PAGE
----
Negative feedback loops are negative cycles we reinforce by repeating the same patterns and experiences over and over. Men with performance anxiety often recreate negative sexual experiences in their minds before, during and after sex. It’s a sexual self-fulfilling prophecy that forces us to re-experience the trauma, pain, frustration, embarrassment, shame and guilt that we may have felt during an anxious sexual experience.
Often a cycle looks like this: A person has a sexual experience they perceive as bad, unsuccessful or a failure. They think about it, dwell on it, get down on themselves about it. They chip away at their sexual confidence, self-esteem and begin to believe the negative self-talk and thoughts they perceive about themselves (strengthening the neural pathways of sexual performance anxiety). They solidify our negative thoughts and feelings, and then become core beliefs. When the next sexual opportunity presents itself, anxiety is now the initial, reinforced response, and perceived failure is on the forefront of the mind. If we think it’s going to happen, it’s more likely to happen. When it does, a vicious cycle of sexual performance anxiety forms, loaded with insecurities, worries, PE, ED, DE and all the other mental and emotional baggage we choose to carry on our shoulders into the bedroom.
Cognitive distortions also add to our negative feedback loops and challenge our reality thinking. Catastrophizing is where we expect disaster and exaggerate, or shrink the importance of something. An example of exaggerating (magnification) can be losing an erection. We might make it out to be the end of the world, but realistically, is it? Another cognitive distortion is called jumping to conclusions, which often fuels mind-racing thoughts. If a person ejaculates quickly, he may assume or anticipate what his partner is thinking, feeling or experiencing. Polarized thinking is when a person thinks in extreme terms with no middle ground. Filtering is when we pick out a negative detail or insecurity, dwell on it and discount the positives or reality.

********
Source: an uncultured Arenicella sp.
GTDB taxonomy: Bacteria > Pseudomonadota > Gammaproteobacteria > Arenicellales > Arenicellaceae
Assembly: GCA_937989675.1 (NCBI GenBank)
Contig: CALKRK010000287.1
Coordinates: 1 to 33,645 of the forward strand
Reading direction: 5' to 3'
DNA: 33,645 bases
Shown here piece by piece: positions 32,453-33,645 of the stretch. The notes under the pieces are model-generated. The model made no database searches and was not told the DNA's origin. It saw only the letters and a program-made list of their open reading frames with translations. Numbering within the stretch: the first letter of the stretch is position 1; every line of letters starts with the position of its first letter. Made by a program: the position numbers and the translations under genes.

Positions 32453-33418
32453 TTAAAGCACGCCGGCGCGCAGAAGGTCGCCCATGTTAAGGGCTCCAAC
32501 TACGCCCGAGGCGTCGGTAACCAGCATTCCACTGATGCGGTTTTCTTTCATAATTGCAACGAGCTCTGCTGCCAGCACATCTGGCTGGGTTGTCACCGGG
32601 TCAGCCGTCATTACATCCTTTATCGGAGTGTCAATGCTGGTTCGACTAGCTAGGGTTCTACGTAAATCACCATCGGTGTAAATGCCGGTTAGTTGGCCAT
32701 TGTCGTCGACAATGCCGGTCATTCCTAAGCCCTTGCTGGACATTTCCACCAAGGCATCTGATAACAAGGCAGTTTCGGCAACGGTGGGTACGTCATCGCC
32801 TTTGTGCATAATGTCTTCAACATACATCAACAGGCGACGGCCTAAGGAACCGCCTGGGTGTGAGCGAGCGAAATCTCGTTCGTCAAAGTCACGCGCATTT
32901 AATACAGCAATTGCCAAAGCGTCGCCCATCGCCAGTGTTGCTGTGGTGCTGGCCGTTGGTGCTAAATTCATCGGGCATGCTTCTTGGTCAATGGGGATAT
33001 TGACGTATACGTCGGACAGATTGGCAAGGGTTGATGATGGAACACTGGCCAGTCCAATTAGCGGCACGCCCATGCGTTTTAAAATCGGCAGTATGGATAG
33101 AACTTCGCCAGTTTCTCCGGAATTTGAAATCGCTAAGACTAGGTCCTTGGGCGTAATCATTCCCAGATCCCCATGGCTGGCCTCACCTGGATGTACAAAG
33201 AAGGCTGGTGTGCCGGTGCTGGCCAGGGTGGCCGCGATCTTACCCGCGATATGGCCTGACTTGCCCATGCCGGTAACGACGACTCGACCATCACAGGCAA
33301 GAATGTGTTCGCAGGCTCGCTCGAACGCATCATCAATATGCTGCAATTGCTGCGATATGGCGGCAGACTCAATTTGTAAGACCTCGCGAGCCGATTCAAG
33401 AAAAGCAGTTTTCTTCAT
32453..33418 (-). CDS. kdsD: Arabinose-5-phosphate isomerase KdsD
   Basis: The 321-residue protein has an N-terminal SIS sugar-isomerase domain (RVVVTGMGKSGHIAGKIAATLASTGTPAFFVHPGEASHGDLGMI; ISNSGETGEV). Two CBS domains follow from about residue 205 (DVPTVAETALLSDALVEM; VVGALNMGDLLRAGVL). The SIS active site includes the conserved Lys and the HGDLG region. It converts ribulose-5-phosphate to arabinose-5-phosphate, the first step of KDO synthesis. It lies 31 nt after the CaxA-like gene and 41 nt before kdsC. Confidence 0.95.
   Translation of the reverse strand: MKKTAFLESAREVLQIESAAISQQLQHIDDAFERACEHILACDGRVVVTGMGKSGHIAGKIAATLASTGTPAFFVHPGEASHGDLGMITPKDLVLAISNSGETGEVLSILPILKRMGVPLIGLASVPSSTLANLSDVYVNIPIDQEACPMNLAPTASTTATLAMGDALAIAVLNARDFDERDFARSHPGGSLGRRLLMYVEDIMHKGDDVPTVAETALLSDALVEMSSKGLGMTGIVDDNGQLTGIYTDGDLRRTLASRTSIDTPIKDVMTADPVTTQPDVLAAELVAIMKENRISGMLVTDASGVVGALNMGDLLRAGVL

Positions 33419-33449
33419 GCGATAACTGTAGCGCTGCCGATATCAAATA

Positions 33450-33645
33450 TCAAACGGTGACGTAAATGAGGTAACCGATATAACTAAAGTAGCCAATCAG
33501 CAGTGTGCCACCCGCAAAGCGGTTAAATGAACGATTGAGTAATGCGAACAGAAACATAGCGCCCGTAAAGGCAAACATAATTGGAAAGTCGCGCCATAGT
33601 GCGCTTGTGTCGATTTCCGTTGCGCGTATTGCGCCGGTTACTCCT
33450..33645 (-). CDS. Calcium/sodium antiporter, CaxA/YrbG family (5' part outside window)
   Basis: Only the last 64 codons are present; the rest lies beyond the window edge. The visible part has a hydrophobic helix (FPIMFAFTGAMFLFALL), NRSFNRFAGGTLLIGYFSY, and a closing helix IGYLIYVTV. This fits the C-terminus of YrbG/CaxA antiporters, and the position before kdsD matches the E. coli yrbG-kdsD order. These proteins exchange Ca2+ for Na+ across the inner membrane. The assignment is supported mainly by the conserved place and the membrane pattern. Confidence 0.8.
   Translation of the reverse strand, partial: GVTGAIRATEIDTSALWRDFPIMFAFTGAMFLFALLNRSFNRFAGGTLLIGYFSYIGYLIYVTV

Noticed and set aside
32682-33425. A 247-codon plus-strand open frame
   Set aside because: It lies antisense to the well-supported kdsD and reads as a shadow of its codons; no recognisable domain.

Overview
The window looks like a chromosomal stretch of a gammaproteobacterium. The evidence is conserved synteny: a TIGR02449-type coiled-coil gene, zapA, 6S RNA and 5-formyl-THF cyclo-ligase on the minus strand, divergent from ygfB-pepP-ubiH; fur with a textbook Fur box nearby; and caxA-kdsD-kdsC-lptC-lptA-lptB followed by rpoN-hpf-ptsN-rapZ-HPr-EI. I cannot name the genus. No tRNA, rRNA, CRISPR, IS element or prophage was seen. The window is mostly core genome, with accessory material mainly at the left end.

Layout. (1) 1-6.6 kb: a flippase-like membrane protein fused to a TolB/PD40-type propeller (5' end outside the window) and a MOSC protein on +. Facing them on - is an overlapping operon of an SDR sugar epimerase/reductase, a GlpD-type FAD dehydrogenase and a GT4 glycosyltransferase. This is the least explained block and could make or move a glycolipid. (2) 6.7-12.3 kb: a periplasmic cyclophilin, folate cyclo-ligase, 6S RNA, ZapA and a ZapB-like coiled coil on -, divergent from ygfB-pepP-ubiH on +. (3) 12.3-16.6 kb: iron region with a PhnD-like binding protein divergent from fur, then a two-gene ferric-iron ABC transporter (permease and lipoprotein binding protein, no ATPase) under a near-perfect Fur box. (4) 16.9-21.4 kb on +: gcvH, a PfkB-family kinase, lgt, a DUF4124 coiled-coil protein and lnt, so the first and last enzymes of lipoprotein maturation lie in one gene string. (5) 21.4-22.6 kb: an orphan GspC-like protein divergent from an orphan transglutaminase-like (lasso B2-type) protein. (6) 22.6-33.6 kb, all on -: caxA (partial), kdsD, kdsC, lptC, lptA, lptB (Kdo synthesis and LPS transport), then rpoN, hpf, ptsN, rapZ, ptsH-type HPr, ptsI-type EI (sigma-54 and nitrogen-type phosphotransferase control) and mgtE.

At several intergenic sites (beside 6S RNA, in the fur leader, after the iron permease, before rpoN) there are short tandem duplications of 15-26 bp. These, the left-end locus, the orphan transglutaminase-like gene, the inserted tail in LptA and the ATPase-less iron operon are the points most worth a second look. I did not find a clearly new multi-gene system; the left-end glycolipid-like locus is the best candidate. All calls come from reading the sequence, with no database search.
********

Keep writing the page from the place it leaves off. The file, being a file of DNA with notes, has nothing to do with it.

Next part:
What Can I Do About My Performance Anxiety?
There is a lot people can do to work toward managing their anxiety around sexual performance. Many may use techniques to help themselves, while others may benefit from seeing a GP, psychiatrist or sex therapist.
Here are 20 tips to help you work on your performance anxiety.
1. Erase life stressors that create anxiety. If you have stress all around you from work, family, relationships, etc., it’s bound to take a toll on your sexual functioning. Manage the anxiety around you.
2. Incorporate anxiety reducers in your life. Yoga, nature walks,workouts, hobbies. How many of you have seen a stressed-out Buddhist monk? Live a life that promotes mindfulness and calmness.
3. Breathing exercises can decrease anxiety, regulate heart rate, have positive effects on blood pressure, self-soothe and decrease muscle tension. They can be used outside and inside the bedroom.